I picked up an All-City Macho Man just a few weeks before I got the Space Horse Disc built at Back Alley Bike Repair here in Seattle! From here on though, I’m going to call the bike by it’s now given name of Pop Rocket.
The Pop Rocket has traveled with me to well over a dozen cities over the last few years. Except for the fenders, everything on this bike started out stock.
Headset: Cane Creek 10 series
Stem: Salsa Guide, 1-1/8th threadless, 31.8 clamp
Handlebar: Salsa Cowbell 3, 31.8Tape Black
Shift/Brake lever Shimano 105
Brake: Hayes CX-Expert, 160mm rotors
Front Derailleur: Shimano CX70 31.8 with 28.6 shim
This is my main ride for almost everything. I’ve got larger tires on for smooth riding in bumpy ole’ Seattle. Good gearing. A reliable and comfortable seat. Solid additional parts like Chris King Hubs, etc.
I have been through short rides, heavy rides, slogs, and distances of over 100 miles a day on this bike. It rides like a dream, and quick to respond, and solid for heavy loads. Combined with my Bill Trailer from Surly and it can carry a formidable multi-hundred pound load without much strain at all!
Frame: All-City Space Horse Disc w/ fork and gruppo.
Shifter: SRAM Apex 2x
Brakes: Yokozuna Motor Cable/Hydraulic
Rear DER SRAM Apex WiFli (32t max)
Front DER SRAM Apex
Crankset Arms: SRAM Apex 50/34 w/ Rings
Cassette 10-speed 11-32t
Headset Chris King R45, sotto vocce blk
Rims Pacenti CL25
Hubs Front Shutter Precision PD-8, Dyno/ISO
Hubs Rear Chris King R45D blk
Spokes Front/Rear DT Swiss Revolution
Nipples Gold w/ ano/green accent
Tires: Compass Cycles Barlow Pass 38m
Tape/Grips Fizik Green to beautifully match the frame.
Saddle: Brooks Cambium C15, black
Pedals: Shimano XT PD-M8020 Trail Pedals
Fenders: Planet Bikes ALX black)
Cages: One bottle, one Salsa “Anything Cage”
Front Rack: Jandd Lowrider
Back Rack: MSW Pork Chop
Lights: Front B & M Luxos U
Lights: Rear B & M
Charger/USB Charger w/ Luxos U
Power Switch w/ USB Charger on Dyno/Light Configuration
Over the years I’ve gotten a new dyno replacement, and changed the cassettes to different gearing. Otherwise all pieces are still in place after a solid 35k miles so far! BOOM!
NOTE: Again, not sponsored by anybody to write this. Just doing to to document the gear I use in case anybody is interested. To check out the Space Horse Disc hit up the product page.
Recently I purchased a trackball and a hardshell case for that trackball, which I then wrote a review of over yonder “A Review of the MX Ergo Advanced Wireless“. The hardshell case primarily because I displace a lot during the course of the day. Whether traveling far away from home or just within the city in which I live (i.e. Seattle these days, but in the past Portland, Memphis, Jacksonville, New Orleans, Krakow, etc) it’s been very important to have computer gear that holds up well to these movements during the day. Here is a video that details the trackball, hardshell case, and some of the different places I’ve used it since purchase. Below the video I elaborate on two of the scenarios I use these devices.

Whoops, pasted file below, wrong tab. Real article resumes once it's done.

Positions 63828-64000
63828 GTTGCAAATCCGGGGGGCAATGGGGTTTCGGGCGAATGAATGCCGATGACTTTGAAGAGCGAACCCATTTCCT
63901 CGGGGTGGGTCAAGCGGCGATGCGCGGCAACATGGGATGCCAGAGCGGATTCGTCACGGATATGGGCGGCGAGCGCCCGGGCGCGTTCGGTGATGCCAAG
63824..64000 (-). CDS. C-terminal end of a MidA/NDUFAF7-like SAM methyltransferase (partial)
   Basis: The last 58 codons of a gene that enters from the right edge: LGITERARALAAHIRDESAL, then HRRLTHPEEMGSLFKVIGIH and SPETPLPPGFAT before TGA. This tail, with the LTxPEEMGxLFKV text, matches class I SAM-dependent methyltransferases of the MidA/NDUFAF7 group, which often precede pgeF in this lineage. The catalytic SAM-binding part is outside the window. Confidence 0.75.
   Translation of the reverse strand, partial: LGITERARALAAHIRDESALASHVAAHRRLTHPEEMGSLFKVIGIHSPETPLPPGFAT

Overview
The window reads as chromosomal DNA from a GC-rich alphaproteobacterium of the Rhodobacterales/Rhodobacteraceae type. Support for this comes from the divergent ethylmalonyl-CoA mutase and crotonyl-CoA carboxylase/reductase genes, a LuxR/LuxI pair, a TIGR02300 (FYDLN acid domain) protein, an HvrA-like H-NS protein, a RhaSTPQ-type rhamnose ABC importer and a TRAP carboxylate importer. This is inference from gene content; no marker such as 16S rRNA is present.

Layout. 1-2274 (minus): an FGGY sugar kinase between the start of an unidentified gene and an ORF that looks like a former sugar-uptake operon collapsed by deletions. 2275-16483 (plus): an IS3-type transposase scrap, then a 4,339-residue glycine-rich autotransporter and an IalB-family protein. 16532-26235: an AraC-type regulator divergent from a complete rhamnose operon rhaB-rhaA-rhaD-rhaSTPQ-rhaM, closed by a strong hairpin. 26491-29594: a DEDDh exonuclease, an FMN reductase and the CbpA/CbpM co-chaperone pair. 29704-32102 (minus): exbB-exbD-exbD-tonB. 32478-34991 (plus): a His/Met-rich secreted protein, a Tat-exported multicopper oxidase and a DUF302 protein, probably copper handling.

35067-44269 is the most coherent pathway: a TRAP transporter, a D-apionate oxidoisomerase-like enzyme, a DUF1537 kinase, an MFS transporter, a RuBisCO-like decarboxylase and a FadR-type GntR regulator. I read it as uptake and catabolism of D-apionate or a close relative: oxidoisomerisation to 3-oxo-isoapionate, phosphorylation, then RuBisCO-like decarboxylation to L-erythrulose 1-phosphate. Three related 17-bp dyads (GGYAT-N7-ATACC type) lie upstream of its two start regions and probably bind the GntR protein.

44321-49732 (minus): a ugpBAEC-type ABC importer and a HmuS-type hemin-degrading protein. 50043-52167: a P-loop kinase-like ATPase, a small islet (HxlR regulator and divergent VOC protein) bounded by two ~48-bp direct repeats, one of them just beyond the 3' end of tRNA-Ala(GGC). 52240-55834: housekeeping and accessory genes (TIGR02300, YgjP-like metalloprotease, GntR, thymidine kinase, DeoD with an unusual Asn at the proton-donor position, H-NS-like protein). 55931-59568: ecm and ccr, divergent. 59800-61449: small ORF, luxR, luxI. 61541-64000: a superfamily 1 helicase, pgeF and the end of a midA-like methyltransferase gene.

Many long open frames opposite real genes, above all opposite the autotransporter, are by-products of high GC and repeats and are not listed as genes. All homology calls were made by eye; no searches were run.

Coffee Shop Cycling Displacements
Often during the day, at least a non-pandemic day, I work coffee shop to coffee shop. Meeting other coders, working alone, or having meetings in person in coffee shops. As I move from coffee shop to coffee shop, sometimes I use transit (bus/train/tram/streetcar/etc) but more often I bike from shop to shop. During these displacements computer gear can get banged up heavily. That’s where the hardshell case for the trackball is hugely important!
While cycling all sorts of things can happen. I could biff it (i.e. *wreck*) on my pack (i.e. messenger bag, or backpack) and things are safe from direct impact in there, but can still be squished. I could toss my bag down or set it somewhere and it gets kicked, hit, or falls. The number of impact scenarios are numerous. But it doesn’t stop there while out cycling, since most of my packs are waterproof it’s nice to have individual elements packed in water resistant packages for when I pull them out of their pack. You get the idea, there’s a lot of potential oops scenarios, and for maximum gear lifespan it’s best to keep them safe.
Railroading Baggage Pannier Packing Style
Alright, using panniers for bike and train combo trips is another one of my specialties. I take a lot of train trips. Sometimes I ride coach, sometimes I get a roomette or bedroom, and on some trains I may end up standing. Whatever the case, traveling means luggage of some sort and luggage gets banged around. Again I’ve got my packs, but also in this scenario I routinely use my panniers. The combination is great as the survivability of devices – Apple Laptop + hardshell case for pointing device plus tough packs with panniers holding the remainder of things means surviving insane things like train wrecks (i.e. my experience of the train wreck of 501), or just regular travel trips like my trips to San Francisco for QCon, or my trip to Olympia, Washington to speak at a users’ group.
In summary, if you want to enjoy the bikey life combo powered with the rail life and keep your gear intact, it’s a good idea to pick up a hardshell case.
After moving to Ballard the first time in 2017, I decided I would take a ride down to Golden Gardens Park and use a couple of my GoPro Cameras to capture the ride. Here’s the video in video shot put together with some music.
If you’re curious, I mention the three GoPros, but I’ll elaborate on a few of the other tools I used post-ride. The editing software I used is Screenflow 7, however I’ll admit some future videos plus additional segments I’ll be putting together with Adobe Premier Pro in addition to Screenflow 7. All of this done on the latest MacOS running on one of the latest Mac Book Pro Laptops. If you’ve got any suggestions, questions, or otherwise, let me know in the comments and I’ll answer ASAP. Cheers, and happy trips!